Various measures already in place complicate the archdiocese’s ability to actively oppose the EBB. Under their contract with union Local 1199, St. Vincent’s and other Catholic hospitals in New York already give many of their unionized employees domestic partner benefits. City Council sources said that the Catholic Medical Center in Queens and Our Lady of Mercy Medical Center in the Bronx give domestic partner benefits to their doctors, who are not under union contracts.

In a follow-up interview, Simpson replied she did not know when asked how the EBB would damage the city’s procurement process, as opponents said during debate on a previous law affecting city contractors. In the 1980s, experts also predicted that a ban on using contractors who did business with South Africa’s apartheid regime would damage the city’s finances, but no undue financial harm resulted.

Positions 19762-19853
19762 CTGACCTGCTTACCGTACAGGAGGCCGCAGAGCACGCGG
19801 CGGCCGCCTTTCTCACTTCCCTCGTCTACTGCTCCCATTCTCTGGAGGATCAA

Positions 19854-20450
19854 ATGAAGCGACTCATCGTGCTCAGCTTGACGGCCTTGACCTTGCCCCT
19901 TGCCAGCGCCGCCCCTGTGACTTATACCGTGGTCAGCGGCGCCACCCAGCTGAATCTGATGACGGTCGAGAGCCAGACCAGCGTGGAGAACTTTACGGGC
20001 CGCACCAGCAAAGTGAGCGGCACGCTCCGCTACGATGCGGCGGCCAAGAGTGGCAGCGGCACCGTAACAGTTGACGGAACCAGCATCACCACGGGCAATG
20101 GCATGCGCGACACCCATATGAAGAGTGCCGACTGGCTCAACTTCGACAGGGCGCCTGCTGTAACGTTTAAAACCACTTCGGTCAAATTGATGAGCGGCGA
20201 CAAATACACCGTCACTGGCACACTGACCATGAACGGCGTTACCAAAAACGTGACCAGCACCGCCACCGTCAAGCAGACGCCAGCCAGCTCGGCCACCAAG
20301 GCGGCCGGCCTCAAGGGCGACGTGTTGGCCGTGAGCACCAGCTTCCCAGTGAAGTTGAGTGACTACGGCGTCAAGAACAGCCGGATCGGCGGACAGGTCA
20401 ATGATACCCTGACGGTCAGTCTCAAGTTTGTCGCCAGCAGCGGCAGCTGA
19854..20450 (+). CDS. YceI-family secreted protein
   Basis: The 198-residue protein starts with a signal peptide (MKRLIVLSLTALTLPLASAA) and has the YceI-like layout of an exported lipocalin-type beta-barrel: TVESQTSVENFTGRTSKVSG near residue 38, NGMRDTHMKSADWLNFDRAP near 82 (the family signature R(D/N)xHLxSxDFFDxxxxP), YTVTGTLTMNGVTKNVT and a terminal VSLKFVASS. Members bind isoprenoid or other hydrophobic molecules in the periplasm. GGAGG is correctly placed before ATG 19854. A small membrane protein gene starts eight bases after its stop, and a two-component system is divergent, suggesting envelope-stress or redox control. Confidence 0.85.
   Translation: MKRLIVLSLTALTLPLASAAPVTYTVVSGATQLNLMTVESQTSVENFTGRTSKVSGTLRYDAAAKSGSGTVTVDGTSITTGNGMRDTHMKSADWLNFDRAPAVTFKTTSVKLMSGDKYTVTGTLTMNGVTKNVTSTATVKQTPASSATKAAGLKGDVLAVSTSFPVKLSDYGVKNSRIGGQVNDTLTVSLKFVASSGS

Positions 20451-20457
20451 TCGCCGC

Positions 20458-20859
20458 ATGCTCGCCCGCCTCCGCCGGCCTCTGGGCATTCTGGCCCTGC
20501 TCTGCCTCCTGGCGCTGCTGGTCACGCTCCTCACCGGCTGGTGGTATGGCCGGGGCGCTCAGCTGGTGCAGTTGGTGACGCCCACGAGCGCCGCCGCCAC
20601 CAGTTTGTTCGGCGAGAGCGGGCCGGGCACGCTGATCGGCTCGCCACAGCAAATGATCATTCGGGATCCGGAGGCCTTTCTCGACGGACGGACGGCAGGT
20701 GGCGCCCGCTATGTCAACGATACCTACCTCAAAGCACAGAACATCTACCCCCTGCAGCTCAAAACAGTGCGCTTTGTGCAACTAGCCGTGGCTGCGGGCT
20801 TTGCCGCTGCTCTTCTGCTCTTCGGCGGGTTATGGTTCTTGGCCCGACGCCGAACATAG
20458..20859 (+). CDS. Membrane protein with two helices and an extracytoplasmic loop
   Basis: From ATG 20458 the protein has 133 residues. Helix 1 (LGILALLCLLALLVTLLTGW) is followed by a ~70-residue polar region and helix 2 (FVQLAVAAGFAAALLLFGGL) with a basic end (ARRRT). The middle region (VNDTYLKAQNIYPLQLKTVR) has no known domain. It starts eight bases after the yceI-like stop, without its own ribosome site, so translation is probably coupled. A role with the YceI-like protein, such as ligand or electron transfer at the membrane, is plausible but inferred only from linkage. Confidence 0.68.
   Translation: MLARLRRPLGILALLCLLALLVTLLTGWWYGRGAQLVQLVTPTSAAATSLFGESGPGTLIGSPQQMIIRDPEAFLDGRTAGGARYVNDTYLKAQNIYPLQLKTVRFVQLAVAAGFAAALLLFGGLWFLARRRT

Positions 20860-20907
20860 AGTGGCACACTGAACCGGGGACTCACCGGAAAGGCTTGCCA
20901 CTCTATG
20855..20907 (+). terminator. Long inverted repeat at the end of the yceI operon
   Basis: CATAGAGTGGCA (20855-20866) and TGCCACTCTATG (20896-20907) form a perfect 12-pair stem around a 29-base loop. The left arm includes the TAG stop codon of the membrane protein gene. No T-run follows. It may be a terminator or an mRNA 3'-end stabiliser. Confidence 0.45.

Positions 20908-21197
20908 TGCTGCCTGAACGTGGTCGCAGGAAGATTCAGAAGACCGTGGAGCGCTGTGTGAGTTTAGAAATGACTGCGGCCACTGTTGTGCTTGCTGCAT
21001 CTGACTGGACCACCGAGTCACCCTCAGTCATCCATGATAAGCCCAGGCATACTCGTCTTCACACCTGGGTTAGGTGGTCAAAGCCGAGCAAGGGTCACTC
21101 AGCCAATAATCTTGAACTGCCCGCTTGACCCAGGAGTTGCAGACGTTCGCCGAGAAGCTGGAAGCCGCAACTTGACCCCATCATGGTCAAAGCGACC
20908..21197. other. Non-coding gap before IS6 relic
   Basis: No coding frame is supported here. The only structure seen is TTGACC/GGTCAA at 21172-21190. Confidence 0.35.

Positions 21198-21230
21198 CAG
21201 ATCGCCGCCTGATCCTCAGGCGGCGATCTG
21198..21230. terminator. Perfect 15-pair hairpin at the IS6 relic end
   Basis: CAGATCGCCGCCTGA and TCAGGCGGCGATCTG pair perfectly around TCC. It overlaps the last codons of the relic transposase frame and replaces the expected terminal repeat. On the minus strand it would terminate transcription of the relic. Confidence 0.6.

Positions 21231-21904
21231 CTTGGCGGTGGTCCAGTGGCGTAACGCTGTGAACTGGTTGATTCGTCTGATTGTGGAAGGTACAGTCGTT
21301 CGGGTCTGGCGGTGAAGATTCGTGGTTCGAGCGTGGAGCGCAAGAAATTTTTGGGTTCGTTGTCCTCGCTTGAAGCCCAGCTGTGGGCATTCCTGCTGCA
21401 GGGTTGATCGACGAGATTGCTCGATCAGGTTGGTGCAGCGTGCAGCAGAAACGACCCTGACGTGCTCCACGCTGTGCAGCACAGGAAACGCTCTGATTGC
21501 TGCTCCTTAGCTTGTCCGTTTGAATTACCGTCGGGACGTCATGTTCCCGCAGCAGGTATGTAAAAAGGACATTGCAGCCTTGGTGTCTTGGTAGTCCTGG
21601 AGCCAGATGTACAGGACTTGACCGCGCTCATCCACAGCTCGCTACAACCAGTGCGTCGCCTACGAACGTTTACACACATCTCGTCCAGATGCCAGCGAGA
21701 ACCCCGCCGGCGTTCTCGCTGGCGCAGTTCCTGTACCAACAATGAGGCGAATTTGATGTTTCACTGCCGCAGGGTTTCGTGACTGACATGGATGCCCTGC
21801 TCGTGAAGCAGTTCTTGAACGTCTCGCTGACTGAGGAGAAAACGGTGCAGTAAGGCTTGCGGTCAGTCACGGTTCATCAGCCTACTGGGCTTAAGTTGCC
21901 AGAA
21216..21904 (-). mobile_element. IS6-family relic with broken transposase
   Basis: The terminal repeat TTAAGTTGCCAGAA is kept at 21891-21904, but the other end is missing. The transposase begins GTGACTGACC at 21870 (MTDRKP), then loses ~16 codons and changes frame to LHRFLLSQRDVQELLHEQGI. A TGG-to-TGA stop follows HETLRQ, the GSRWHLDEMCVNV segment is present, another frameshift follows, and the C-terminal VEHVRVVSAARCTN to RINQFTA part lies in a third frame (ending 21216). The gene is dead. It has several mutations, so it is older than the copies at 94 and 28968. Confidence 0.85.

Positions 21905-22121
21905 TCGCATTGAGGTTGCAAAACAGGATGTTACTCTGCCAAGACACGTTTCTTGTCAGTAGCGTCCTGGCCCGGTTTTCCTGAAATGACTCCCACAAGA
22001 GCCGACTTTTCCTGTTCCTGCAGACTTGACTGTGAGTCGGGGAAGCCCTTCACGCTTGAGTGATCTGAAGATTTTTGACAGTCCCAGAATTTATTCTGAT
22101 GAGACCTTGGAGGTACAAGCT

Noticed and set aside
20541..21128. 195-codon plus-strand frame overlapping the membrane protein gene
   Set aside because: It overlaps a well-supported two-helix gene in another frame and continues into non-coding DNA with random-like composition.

In her testimony, Matthews said that the measure “would impose a greater burden on contractors in New York City” since they would have to offer equal benefits to all their employees and out-of-town employers only have to cover those employees working under the contract. Quinn responded that more than 99 percent of contractors in cities who already have a similar law end up extending coverage to all their employees. Quinn then offered to expand the reach of the bill.